Huge if True: How will the Canucks get a scoring winger?

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[Breaking down the plausibility of the week’s biggest rumor.]

For some inexplicable reason, the Vancouver Canucks continue to pursue a Jay Feaster-like pursuit of “going for it.”

In this case, as in the case of the Calgary Flames several years ago, the “it” is merely making the playoffs, something more than half the teams in the league do annually. And while making the playoffs is therefore no great shakes, nor really any indicator that a team is even all that good, the Canucks still feel like they’re some ways away from even being at that point.

To that end, GM Jim Benning has recently undertaken the task of beefing up his club’s defense and trying to bolster its offense simultaneously. Benning traded picks and a promising young former first-rounder for Erik Gudbranson in May, publicly admitted to being in on the P.K. Subban trade market (and getting a tampering fine as a result), and then signing Loui Eriksson on July 1.

A few other depth players were signed as well, and Chris Higgins bought out just before the free agency period, but that’s about it in terms of changes to the roster that finished third from the bottom of the league last year.

The team’s problem (in this area, anyway) is that for a club with this bad of a roster, they Canucks aren’t exactly swimming in cap space. Right now General Fanager has them at less than $3.48 million, which isn’t enough to add much of anything to the cause.

So instead, Jim Benning understands that if he wants to add some extra top-six help on the wing, he needs to make trades to do so. Because if he doesn’t, he understands that Sven Baertschi probably isn’t up to the task.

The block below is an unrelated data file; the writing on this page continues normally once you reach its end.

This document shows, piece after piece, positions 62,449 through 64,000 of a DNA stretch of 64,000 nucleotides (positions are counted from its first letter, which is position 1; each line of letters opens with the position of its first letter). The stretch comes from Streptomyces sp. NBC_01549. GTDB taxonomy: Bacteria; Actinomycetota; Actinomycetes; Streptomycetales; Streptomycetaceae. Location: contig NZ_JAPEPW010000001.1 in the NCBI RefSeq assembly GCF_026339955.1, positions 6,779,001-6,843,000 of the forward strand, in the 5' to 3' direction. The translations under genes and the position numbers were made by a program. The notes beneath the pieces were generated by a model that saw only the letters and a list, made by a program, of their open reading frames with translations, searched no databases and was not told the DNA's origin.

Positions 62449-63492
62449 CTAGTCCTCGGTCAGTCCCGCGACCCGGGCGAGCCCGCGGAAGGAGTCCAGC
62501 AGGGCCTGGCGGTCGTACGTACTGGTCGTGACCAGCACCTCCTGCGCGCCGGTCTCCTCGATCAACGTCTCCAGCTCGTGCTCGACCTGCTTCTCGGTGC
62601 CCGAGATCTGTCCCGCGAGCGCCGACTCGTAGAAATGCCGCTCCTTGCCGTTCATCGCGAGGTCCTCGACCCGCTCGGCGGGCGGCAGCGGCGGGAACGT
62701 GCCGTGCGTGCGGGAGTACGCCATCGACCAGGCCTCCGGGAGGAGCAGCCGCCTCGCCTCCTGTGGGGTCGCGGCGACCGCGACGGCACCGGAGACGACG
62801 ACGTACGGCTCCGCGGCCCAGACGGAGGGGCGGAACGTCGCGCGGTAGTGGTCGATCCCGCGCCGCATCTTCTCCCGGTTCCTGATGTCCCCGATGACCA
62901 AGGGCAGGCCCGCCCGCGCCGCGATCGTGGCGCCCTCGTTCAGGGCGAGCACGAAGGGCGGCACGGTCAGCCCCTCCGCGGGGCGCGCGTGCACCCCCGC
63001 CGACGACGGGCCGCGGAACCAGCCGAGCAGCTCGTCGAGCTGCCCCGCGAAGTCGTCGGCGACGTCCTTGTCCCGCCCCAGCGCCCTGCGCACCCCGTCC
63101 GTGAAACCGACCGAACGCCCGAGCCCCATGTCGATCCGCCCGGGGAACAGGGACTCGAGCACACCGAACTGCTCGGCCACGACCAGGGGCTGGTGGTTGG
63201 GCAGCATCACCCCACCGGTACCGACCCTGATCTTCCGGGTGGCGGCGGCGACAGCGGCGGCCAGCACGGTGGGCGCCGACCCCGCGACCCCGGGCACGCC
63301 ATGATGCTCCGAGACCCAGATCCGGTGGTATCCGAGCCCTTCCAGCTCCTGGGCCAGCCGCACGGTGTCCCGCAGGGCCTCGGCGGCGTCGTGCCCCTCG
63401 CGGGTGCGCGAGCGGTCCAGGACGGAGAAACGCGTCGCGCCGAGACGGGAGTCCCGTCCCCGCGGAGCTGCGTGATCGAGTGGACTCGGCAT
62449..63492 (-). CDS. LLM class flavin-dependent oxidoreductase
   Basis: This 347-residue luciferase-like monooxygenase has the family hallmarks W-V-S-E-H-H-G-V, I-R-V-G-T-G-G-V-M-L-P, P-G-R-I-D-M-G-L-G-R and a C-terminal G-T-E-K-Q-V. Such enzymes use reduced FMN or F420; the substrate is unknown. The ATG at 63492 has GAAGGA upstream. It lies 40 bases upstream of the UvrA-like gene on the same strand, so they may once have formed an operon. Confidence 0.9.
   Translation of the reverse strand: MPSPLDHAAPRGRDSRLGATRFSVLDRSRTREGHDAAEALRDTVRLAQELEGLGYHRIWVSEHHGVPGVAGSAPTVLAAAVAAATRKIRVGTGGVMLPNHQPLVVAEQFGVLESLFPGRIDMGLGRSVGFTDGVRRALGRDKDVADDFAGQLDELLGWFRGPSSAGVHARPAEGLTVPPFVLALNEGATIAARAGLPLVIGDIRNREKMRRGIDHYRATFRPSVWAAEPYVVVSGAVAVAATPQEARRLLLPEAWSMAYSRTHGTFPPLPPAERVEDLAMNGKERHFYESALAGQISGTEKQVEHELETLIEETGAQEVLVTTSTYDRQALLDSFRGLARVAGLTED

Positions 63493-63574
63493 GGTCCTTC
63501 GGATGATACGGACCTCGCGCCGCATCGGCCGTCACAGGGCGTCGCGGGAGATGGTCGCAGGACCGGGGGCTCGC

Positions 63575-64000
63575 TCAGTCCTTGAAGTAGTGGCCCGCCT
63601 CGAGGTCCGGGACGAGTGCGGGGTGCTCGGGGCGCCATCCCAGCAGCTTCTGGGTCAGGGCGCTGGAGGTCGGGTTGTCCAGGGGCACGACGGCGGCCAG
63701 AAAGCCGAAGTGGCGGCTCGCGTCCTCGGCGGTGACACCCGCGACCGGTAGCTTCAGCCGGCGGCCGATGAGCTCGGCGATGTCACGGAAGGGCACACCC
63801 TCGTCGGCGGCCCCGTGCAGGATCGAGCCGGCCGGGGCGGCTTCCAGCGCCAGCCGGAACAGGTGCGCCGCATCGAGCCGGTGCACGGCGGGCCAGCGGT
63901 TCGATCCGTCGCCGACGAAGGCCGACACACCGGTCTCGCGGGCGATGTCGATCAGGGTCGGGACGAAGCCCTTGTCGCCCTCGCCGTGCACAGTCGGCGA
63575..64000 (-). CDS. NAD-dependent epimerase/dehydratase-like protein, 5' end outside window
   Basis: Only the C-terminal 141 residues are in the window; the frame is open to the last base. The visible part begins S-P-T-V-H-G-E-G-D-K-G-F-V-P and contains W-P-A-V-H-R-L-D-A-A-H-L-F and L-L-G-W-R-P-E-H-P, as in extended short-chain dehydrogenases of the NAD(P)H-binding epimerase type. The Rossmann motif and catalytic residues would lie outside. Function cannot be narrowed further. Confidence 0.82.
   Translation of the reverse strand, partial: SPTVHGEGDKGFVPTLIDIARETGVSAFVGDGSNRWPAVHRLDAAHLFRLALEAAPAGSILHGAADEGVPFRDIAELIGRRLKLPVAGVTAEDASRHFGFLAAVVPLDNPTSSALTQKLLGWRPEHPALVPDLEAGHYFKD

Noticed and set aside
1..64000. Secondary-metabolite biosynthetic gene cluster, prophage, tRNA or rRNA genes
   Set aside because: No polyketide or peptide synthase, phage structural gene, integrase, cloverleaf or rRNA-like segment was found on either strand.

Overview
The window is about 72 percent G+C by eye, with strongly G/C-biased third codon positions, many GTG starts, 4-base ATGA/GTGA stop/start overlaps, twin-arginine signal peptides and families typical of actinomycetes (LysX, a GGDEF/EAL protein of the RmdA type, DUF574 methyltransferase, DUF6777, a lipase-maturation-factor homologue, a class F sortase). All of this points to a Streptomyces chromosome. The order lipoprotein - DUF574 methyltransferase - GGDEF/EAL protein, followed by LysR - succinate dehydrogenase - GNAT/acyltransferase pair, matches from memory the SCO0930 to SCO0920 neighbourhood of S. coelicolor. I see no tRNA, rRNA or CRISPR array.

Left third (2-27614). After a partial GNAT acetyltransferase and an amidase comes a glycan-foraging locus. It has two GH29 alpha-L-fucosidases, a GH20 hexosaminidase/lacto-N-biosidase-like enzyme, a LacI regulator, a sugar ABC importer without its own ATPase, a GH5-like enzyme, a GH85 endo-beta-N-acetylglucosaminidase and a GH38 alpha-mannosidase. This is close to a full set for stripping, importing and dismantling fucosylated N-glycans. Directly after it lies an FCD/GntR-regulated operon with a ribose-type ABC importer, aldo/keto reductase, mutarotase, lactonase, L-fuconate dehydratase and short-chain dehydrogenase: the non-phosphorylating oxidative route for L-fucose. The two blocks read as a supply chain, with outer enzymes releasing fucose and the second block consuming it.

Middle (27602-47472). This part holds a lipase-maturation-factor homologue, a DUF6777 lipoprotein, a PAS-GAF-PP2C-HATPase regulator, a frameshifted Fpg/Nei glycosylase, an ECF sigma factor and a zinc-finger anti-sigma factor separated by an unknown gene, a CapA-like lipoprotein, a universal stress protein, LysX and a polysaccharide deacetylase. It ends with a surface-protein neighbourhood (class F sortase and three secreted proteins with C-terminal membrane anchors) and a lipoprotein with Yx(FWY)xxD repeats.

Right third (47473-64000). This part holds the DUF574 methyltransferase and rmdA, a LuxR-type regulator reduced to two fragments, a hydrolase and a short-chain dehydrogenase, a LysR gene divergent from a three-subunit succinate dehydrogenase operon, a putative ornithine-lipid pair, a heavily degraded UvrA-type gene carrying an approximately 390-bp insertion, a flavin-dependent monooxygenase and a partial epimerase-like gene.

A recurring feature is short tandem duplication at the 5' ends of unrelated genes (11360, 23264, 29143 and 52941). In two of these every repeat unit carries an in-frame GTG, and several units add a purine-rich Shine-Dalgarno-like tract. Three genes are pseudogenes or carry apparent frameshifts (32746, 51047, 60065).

“We’ve been talking to some teams and it would be a hockey trade,” Benning told the Vancouver Sun. “The first part of free agency was guys signing and the second layer is going to be teams wanting to move contracts or bodies. Teams know what we’re looking for and we’ll see how it goes.”

Some names have already been mentioned in certain circles who the Canucks could target, but you’ll never guess what they are…

The Rumor

That’s right: Nothing concrete, and highly speculative.

Let’s have a at The Hockey News’s take on the situation first. The Canucks’ current top-six is probably something like Sedin-Sedin-Eriksson and Baertschi-Sutter-Hansen, and Benning rightly believes that’s not good enough to compete with most teams in the Pacific (probably not even Edmonton at this point, even after the Taylor Hall trade).

Benning wants to add a “proven scorer with some grit” (don’t we all?) and that’s not easy to find without taking on a liability contract or giving back a player that provides significant value at his price point. So who does The Hockey News suggest?

Gustav Nyquist and Tomas Tatar from Detroit, Scott Hartnell from Columbus, Chris Kunitz from Pittsburgh, and Evander Kane from Buffalo.

And if that feels a lot like it’s just picking some names out of the “rumored for a trade hat” that’s because it probably is. As far as Nyquist and Tatar — neither of whom I’d categorize as necessarily “gritty” — go, it’s worth noting that well-connected people in Detroit think Ken Holland will deal at least one forward at some point this summer, but that while it’s a position of strength for the Wings, they’d probably only do it for a higher-end defenseman. Which is something that Benning doesn’t really have at hand for his own team, let alone someone else’s.

Hartnell certainly fits the bill, though, and Columbus has allegedly been looking to deal him since at least last year. With that contract, it’s easy to see why. Now, it’s worth asking a lot of questions here, including, “Would Hartnell waive his no-move to go to Vancouver?” But he’s exactly what the Canucks seem to be targeting “perfectly good at what he does, and on the wrong side of 30.”

As for Kane, well, that’s a lot of money for a guy who might be headed to his third club in as many years, and who apparently has plenty of trouble with the law.